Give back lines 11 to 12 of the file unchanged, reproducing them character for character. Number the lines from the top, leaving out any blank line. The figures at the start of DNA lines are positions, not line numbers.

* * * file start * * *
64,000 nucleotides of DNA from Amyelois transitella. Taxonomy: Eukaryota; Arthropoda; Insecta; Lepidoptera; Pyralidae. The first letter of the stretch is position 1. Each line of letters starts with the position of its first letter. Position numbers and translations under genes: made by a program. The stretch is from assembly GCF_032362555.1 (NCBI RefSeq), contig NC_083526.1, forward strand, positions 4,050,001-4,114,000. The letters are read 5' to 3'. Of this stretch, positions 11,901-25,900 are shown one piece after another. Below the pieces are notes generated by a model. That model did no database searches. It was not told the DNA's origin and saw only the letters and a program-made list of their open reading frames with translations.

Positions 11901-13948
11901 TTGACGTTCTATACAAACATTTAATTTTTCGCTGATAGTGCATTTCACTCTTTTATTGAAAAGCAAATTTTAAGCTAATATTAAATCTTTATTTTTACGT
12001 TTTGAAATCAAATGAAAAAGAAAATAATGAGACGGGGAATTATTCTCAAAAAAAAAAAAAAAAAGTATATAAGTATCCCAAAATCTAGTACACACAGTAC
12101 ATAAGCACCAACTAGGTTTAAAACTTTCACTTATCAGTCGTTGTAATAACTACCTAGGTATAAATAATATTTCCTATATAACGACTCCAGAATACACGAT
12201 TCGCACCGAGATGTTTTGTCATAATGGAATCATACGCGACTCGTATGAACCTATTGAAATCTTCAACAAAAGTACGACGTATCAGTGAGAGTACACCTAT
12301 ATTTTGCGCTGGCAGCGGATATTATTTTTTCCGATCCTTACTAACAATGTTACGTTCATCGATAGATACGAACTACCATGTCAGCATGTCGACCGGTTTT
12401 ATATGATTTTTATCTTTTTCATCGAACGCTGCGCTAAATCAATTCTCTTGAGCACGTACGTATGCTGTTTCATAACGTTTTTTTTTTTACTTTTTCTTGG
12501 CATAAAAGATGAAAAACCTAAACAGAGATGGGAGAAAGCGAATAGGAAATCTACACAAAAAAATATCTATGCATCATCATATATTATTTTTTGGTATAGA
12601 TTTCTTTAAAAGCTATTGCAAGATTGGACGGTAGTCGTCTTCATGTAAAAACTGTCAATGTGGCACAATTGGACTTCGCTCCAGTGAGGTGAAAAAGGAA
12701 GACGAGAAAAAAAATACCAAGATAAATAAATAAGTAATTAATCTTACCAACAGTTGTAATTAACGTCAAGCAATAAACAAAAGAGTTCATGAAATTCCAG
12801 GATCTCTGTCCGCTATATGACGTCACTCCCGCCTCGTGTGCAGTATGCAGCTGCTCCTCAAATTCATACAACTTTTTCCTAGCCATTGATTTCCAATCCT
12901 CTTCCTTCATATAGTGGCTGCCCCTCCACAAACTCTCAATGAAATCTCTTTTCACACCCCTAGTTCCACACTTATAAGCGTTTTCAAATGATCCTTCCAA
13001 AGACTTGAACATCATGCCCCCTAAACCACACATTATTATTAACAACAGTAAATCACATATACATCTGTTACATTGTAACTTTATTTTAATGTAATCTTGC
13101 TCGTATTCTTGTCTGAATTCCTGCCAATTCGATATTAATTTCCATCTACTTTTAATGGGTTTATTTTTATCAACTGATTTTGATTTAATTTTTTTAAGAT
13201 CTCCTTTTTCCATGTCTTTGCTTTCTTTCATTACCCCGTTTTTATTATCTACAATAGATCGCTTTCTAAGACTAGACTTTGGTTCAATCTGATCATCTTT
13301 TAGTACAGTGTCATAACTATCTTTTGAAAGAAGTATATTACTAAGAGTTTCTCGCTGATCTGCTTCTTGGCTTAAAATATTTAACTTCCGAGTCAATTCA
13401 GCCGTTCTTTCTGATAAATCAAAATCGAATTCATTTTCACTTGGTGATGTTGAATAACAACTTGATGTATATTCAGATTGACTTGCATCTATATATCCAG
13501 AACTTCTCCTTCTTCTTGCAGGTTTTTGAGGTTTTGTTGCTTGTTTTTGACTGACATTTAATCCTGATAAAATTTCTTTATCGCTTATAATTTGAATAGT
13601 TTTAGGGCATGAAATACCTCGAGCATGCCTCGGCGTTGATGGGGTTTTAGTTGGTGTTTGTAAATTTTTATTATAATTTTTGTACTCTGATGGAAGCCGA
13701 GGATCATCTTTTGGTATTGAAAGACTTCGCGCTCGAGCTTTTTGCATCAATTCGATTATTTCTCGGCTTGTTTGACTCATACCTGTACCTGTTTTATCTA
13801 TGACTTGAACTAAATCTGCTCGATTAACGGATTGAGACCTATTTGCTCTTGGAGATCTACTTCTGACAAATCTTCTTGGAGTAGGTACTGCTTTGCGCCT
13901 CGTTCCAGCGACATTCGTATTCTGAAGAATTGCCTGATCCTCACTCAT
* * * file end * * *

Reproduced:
12701 GACGAGAAAAAAAATACCAAGATAAATAAATAAGTAATTAATCTTACCAACAGTTGTAATTAACGTCAAGCAATAAACAAAAGAGTTCATGAAATTCCAG
12801 GATCTCTGTCCGCTATATGACGTCACTCCCGCCTCGTGTGCAGTATGCAGCTGCTCCTCAAATTCATACAACTTTTTCCTAGCCATTGATTTCCAATCCT